Technical Paper

Air/Fuel Ratio Control Using Upstream Models in the Intake System

Generalized models of the air/fuel ratio control using estimated air mass in the cylinder were presented to obtain highly accurate control during transient conditions in high supercharged direct injection systems with a complex air induction system. The air mass change was estimated by using upstream models which estimated the pressure of the intake manifold by introducing the output of the air flow meter and the differential of the output into aerodynamic equations of the intake system. The air mass into the cylinders was estimated at the beginning of the intake stroke under a wide range of driving conditions, without compensating for changes in the downstream parameters of the intake system and engine. Therefore, the upstream models required relatively minor calibration changes for each engine modification to be able to estimate the air mass on a cylinder-by-cylinder basis.
Technical Paper

Computer-Aided Calibration Methodology for Spark Advance Control Using Engine Cycle Simulation and Polynomial Regression Analysis

The increasing number of controllable parameters in modern engine systems has led to increasingly complicated and enlarged engine control software. This in turn has created dramatic increases in software development time and cost. Model-based control design seems to be an effective way to reduce development time and costs and also to enable engineers to understand the complex relationship between the many controllable parameters and engine performance. In the present study, we have developed model-based methodologies for the engine calibration process, employing engine cycle simulation and regression analysis. The reliability of the proposed method was investigated by validating the regression model predictions with measured data.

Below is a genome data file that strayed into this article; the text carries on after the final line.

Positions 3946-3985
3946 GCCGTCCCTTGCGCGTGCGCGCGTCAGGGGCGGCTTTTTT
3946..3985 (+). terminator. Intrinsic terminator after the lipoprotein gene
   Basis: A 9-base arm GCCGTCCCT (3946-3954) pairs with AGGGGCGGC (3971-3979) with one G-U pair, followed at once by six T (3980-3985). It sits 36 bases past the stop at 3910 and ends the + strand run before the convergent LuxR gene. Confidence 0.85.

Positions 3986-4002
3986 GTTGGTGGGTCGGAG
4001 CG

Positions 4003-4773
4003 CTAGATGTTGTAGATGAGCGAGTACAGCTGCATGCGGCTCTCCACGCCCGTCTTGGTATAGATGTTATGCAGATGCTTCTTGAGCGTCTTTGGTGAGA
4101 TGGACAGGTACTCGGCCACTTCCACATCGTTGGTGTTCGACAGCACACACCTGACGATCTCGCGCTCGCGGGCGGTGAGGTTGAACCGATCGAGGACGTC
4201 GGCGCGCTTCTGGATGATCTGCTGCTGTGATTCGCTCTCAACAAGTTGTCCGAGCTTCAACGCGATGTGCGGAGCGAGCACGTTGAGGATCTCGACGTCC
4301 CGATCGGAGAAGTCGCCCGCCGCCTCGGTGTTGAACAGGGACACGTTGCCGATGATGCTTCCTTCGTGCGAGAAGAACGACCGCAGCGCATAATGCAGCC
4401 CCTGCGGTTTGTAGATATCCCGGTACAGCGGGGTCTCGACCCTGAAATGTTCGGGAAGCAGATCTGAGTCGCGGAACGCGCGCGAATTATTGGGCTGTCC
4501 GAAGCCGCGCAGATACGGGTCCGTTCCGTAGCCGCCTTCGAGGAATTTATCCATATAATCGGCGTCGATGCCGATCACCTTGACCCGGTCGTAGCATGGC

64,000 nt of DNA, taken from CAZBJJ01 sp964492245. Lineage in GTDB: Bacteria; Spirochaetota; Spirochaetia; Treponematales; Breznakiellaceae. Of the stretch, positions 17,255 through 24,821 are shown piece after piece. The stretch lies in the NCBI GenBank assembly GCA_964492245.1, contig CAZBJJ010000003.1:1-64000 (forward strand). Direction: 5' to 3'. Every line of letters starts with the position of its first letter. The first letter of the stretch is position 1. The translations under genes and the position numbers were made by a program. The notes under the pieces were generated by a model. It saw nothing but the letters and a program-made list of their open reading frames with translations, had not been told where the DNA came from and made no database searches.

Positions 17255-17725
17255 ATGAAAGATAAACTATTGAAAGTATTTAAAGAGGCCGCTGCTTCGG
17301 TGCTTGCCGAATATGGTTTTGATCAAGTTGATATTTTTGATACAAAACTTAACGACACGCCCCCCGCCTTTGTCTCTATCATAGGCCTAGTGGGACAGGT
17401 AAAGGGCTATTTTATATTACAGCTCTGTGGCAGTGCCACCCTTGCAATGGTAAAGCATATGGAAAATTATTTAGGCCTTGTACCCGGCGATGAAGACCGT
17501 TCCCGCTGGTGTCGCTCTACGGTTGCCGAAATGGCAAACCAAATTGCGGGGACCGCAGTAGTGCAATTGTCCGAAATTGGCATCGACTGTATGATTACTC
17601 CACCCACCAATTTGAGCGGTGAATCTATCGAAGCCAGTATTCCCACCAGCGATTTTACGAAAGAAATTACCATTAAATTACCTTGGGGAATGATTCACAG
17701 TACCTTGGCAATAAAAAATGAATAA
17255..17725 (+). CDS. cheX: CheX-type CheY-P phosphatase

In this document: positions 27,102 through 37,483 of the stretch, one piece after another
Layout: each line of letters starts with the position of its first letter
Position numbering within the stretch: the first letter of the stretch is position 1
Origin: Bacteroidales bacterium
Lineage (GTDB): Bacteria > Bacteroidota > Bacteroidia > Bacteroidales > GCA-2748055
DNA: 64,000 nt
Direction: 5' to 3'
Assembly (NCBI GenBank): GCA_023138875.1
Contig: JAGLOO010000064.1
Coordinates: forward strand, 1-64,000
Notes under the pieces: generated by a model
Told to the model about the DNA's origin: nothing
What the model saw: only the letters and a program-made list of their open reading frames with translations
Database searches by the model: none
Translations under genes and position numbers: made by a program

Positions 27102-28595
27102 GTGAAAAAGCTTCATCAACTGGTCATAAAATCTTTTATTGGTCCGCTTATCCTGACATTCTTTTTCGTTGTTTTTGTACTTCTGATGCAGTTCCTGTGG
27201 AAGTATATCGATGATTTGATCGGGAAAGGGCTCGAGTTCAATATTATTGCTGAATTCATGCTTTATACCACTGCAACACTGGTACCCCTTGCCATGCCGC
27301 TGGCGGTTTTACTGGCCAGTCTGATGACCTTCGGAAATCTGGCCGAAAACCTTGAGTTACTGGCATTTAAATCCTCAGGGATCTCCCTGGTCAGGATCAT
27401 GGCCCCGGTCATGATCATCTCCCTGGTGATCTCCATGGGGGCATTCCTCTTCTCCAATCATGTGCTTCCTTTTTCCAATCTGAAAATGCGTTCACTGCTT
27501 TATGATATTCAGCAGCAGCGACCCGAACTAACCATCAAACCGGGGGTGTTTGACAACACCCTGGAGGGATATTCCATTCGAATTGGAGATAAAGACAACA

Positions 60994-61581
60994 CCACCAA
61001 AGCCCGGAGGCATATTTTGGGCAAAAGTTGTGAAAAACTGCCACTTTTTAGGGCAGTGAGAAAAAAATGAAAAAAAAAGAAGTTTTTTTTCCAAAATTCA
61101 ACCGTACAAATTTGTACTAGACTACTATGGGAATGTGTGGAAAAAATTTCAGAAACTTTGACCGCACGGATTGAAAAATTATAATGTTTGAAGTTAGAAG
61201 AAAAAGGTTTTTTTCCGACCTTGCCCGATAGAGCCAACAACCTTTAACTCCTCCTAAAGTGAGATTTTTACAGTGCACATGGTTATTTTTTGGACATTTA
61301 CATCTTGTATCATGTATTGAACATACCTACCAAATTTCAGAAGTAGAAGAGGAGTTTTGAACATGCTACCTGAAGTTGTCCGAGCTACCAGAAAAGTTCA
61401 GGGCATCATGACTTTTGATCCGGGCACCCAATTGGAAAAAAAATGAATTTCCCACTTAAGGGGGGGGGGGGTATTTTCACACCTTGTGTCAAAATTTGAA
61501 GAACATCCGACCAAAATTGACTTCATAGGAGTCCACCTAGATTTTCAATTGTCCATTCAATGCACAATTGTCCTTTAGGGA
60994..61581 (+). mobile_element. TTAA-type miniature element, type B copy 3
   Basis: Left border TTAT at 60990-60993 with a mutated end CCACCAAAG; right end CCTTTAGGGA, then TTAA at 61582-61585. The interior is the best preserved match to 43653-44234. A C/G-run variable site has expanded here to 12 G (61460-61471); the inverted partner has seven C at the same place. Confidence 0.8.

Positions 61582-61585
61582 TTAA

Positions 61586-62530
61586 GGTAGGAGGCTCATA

Technical Paper

Model-Based Calibration Process for Producing Optimal Spark Advance in a Gasoline Engine Equipped with a Variable Valve Train

The increasing number of controllable parameters in modern engine systems leads to complicated and enlarged engine control software. This in turn has led to dramatic increases in software development time and costs in recent years. Model-based control design seems to be an effective way to reduce development time and costs. In the present study, we have developed model-based methodologies for the engine calibration process using an engine cycle simulation technique combined with a regression analysis of engine responses. From the results it was clear that the engine cycle simulation technique was useful in the engine calibration process, if the empirical parameters included in physical models were adjusted at typical sampling-points in several engine speeds and loads. The cycle simulation produced a multi-dimensional MBT map, and a response surface method was employed in the modeling of the engine map dataset using a polynomial equation.
Technical Paper

Evaluation of Parallel Executions on Multiple Virtual ECU Systems

We have developed a cooperative simulation environment for multiple electronic control units (ECUs) including a parallel executions mechanism to improve the test efficiency of a system, which was designed with multiple ECUs for autonomous driving. And we have applied it to a power window system for multiple ECUs with a controller area network (CAN). The power window model consists of an electronic-mechanical model and a CPU model. Each simulator with a different executions speed operates in parallel using a synchronization mechanism that exchanges data outputted from each simulator at a constant cycle. A virtual ECU simulated microcontroller hardware operations and executed its control program step-by-step in binary code to test software for the product version. As co-simulation technology, a mechanism that synchronously executes heterogeneous simulators and a model of an in-vehicle communication CAN connecting each ECU were developed.